“Wheat has always had a special place in Mike’s heart,” said wife Jeanene.

Mike and Tanner are farmers because it is what they love, what they are passionate about, and is a lifestyle that has been passed down through their family for generations. Through the successful years and the trying ones, these two farmers will continue to run their operation with the same perseverance that all Kansas farmers have exerted in order to reach the feat of producing 25 billion bushels of wheat.

The 25 billionth bushel of wheat will be on display at the Kansas State Fair in Hutchinson, in honor of the Fair’s 100th year. 25 billion bushels would yield s more than 1 trillion commercial loaves of bread; that’s enough for each person on earth to have about 142 loaves of bread.

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The Faces of Harvest: Lance Russell, Hays

From left: Cathy, Lyle, Brooke and Lance Russell from Ellis County

From left: Cathy, Lyle, Brooke and Lance Russell from Ellis County

Lance Russell knew from age 3 that farming was all he wanted to do. Everything about farming was fascinating: all the machinery, the wonder of growing crops and especially, wheat harvest.

“Wheat harvest was the happiest time of the year. I loved it. I was a city boy when I moved to the farm at a young age, but I developed a passion for agriculture,” he says. Today, Lance and his wife, Cathy and their children, Lyle and Brooke, have grown Legacy Farms from its foundation in 2000 of 100 rented acres, to farms in Ellis, Rush and Ness counties.

The passion has led to a host of opportunities to engage others. Lance and Cathy have been active in Kansas Farm Bureau, and Lance graduated from the Kansas Agriculture and Rural Leadership Class 10. Legacy Family Farms recently joined an organzation called Family Farms Group, where the Russells work with other producers to improve their business. And Lance has joined the Hays Chamber of Commerce, in an effort to have more representation from the agriculture sector. He strives to reach out to the non-farming public, and “tell agriculture’s story.”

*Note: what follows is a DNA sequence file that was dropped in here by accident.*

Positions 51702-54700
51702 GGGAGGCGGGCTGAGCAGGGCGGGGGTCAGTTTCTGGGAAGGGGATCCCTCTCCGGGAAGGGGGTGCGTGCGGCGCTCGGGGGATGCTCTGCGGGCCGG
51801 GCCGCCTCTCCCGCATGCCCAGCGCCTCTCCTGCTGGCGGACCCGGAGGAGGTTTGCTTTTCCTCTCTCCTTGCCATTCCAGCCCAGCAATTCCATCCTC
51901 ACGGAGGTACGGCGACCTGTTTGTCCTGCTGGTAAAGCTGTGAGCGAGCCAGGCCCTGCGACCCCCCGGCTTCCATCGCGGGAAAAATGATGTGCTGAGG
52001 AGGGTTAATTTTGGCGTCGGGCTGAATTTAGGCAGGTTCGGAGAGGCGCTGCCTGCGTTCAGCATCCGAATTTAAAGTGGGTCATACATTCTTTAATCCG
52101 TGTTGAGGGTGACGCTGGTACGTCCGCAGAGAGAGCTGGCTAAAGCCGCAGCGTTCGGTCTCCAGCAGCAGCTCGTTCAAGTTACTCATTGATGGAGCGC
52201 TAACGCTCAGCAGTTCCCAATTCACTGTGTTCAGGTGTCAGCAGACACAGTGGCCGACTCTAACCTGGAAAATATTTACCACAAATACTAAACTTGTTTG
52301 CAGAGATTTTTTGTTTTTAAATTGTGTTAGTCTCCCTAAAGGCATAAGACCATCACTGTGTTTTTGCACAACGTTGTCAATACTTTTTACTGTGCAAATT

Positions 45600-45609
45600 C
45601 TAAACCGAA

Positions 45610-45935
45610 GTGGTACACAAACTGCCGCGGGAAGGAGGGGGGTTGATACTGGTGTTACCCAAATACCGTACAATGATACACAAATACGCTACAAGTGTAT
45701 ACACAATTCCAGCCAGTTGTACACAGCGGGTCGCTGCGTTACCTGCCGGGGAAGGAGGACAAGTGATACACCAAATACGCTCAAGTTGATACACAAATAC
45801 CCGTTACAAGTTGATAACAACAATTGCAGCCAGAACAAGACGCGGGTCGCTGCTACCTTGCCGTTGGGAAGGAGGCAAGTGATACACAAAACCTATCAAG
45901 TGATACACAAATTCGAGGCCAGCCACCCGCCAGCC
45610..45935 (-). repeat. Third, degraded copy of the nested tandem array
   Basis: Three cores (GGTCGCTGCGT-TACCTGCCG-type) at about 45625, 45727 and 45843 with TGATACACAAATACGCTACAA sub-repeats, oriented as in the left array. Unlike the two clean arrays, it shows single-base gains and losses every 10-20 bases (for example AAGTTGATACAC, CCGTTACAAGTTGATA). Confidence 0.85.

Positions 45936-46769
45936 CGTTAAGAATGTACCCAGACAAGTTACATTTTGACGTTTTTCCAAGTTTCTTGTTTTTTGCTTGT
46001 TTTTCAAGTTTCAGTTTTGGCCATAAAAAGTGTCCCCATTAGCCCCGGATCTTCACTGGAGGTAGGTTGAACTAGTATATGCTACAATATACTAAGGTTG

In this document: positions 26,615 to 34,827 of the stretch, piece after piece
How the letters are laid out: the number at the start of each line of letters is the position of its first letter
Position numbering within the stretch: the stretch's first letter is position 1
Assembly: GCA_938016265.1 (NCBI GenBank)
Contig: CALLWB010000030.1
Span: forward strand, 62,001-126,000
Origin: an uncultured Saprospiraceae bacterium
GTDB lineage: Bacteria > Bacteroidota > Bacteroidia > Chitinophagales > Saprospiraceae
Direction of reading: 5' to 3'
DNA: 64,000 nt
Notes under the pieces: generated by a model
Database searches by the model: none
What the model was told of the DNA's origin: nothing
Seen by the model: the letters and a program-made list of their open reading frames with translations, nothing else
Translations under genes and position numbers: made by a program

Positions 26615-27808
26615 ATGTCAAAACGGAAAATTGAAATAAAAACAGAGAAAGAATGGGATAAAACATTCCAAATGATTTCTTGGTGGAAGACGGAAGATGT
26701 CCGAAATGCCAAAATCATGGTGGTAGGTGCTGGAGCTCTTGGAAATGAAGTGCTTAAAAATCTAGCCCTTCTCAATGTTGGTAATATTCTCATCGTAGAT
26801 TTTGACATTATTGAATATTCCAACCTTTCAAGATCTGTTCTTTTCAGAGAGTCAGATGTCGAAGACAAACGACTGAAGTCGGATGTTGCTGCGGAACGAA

“We in agriculture are great at talking to others in agriculture industry, but we often wonder what consumers don’t understand all the things farmers and ranchers do,” he explains. That’s one reason Russell is among a group of farmers and ranchers who take part in the Ellis County Farm Bureau’s Kid’s Ag Day on the Farm.

“It is important for us to talk to parents, teachers and students, to get the word out and start a conversation about agriculture,” Russell says.

Lance feels fortunate to be involved in production agriculture. For several years after college, he worked off the farm, hoping to get a chance to start his own operation. He took each work experience as a learning experience for the time when he would return to the farm. That happened in 2000, when Legacy Farms was established.

Lance and Cathy recently completed their 2013 wheat harvest, which remains as thrilling to Lance now as it did 40 years ago, albeit for different reasons.

“When I was a kid, it was a blast to ride the combine, and I enjoyed the food that Mom brought to the field,” he says. “Now that I’m the owner, it’s more stressful.”

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The Faces of Harvest: Greg Peterson, Assaria

You probably have heard of him from the YouTube sensation videos: “I’m Farming and I Grow It”, “Farmer Style”, and “A Fresh Breath of Farm Air,” but Peterson Farm Brother Greg is still just a regular farm kid. After he started driving tractor at age 5, the oldest of the Peterson kids became heavily involved in the family farm.